Dualam, peel-out, pop-out and butterfly style cards all have different pros and cons. Check which of these is appropriate because some can only be personalised on one side.
Use a PVC card printer
Another option is to buy a special PVC card printer so that you can print your own professional looking PVC cards in-house.
There are also some inkjet printers that will print onto PVC cards, which reduces the cost of having PVC cards if you already have one of these printers.
This kind of setup is often expensive so is only likely to make sense if individualised membership cards are critical to your membership offering and you have a large membership base.
PVC cards are also less environmentally friendly, so decreasing in popularity significantly.
Have members print at home
Having members print their own cards at home is another option. To make sure your members have a professional looking card, you can send out a hand laminating pouch to members.
This is a more environmentally friendly option as only members who will use a printed card will actually print one. However, members may perceive printing their own cards as inconvenient or unnecessary and then not reap the benefits of having a membership card.
Use a professional printing company
If you have decided to just use a template and handwrite onto your cards, getting cards professionally printed will almost always be the best option because it will deliver the best quality at the lowest cost.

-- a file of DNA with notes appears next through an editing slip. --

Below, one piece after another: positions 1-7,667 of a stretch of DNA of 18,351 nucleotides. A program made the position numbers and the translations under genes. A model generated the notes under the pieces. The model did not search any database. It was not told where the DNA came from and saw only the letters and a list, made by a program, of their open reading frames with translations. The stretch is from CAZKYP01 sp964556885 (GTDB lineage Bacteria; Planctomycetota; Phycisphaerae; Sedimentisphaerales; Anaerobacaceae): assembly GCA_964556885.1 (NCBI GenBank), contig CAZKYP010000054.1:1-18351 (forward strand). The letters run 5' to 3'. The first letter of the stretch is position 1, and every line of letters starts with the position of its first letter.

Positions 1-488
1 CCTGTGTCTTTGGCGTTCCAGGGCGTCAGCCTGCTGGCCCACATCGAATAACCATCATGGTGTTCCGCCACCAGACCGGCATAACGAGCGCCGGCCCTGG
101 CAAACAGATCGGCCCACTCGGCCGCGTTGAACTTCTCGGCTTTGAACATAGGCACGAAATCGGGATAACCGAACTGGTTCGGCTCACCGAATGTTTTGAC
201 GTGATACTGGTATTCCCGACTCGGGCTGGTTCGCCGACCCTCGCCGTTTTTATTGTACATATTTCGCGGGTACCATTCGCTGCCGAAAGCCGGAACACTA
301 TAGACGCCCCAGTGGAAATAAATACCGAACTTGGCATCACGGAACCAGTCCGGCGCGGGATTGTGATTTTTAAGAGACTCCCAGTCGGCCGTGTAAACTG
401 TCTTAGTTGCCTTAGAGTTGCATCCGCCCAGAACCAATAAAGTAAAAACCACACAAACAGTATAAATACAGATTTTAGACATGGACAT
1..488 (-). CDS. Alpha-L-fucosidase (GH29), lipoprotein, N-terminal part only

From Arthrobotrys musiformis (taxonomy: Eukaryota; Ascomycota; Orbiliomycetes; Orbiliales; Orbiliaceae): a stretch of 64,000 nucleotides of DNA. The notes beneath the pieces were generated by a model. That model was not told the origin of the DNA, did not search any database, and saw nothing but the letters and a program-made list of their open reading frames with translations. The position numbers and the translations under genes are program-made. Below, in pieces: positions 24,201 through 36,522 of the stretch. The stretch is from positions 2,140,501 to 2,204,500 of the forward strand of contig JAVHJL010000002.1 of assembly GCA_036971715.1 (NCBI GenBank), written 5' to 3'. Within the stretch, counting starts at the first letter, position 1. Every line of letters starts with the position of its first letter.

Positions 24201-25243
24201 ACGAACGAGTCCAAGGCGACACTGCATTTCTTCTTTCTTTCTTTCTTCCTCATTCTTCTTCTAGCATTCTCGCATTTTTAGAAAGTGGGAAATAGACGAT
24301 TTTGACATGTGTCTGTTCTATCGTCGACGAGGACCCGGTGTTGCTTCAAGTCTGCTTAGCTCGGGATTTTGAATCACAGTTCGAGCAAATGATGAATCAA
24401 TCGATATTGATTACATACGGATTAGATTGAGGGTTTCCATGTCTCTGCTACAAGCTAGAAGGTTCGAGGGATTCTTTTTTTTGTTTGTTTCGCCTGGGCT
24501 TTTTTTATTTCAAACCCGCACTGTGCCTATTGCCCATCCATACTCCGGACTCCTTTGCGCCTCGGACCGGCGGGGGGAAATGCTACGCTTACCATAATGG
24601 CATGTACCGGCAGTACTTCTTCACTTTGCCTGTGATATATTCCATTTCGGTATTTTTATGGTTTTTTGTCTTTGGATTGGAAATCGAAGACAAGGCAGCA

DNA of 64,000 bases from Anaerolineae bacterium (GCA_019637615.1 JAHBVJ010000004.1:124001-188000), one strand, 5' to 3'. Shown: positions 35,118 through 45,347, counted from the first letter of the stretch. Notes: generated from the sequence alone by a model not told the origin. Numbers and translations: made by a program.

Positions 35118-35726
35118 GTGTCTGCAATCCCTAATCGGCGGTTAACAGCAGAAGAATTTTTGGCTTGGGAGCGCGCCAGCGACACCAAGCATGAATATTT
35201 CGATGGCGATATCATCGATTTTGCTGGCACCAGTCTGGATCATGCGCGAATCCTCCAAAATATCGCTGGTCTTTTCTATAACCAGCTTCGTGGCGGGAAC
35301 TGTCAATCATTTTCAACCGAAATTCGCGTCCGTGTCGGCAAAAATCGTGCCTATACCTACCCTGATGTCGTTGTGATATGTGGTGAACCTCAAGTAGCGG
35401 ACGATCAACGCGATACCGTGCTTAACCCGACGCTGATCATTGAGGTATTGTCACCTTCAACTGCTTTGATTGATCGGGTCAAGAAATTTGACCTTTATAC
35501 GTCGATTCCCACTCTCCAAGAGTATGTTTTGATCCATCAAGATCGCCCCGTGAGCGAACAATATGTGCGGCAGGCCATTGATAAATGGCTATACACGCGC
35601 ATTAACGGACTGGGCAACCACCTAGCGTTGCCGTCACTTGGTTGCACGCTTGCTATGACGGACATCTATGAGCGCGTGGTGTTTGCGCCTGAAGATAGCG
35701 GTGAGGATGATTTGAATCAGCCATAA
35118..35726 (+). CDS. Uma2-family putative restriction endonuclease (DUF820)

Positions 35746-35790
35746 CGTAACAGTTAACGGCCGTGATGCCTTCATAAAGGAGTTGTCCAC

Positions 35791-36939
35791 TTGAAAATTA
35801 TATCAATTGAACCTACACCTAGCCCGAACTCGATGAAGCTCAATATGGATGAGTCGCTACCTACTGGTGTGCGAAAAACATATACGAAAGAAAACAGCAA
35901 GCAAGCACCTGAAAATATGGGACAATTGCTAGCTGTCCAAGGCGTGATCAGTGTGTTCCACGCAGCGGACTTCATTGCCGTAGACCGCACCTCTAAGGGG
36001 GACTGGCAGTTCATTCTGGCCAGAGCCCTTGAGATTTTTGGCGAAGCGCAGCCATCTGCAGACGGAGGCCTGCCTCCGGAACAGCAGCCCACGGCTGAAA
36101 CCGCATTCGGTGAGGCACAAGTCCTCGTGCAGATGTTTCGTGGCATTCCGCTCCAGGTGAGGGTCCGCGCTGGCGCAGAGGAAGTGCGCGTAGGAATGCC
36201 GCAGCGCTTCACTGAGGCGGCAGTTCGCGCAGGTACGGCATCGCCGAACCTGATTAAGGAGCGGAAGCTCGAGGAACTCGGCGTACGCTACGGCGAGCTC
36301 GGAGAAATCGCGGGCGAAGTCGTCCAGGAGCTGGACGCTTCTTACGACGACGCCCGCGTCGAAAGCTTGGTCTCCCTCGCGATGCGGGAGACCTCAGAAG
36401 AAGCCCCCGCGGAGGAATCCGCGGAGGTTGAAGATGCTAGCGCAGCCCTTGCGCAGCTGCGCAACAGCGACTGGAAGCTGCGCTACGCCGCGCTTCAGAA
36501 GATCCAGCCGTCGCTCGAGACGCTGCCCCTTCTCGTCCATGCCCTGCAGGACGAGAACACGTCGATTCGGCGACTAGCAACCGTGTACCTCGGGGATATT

If you need individualised membership cards and can print them all at the same time of the year then using a printing company may be the best option here also. Most printers can print individualised cards if supplied with an appropriately formatted spreadsheet of member details. Some printers also offer a service to post out the cards to your members.
Create a digital membership card
Another important approach to consider with membership cards is a digital membership cards. Many membership management platforms, including White Fuse, offer tools to allow members to log in to an online account and view an online membership card that can be presented digitally to gain entry or discounts.
While this may not be right for everyone, the advantages of moving to a digital approach are significant:
- Large cost saving
- Members need not remember to carry around their card
- Friendlier to the environment
- The person’s membership status will always be up-to-date as they won’t be able to login and show their membership credentials if their subscription has expired.
When it comes to membership cards there is no one-size-fits-all approach so you should always start with an analysis of why you need membership cards. You may even find they are a legacy feature of your membership scheme and can be dispensed with entirely!
Once you know the primary purpose of the card you’ll be better placed to weigh up the costs and decide between template vs. individual and digital vs. printed.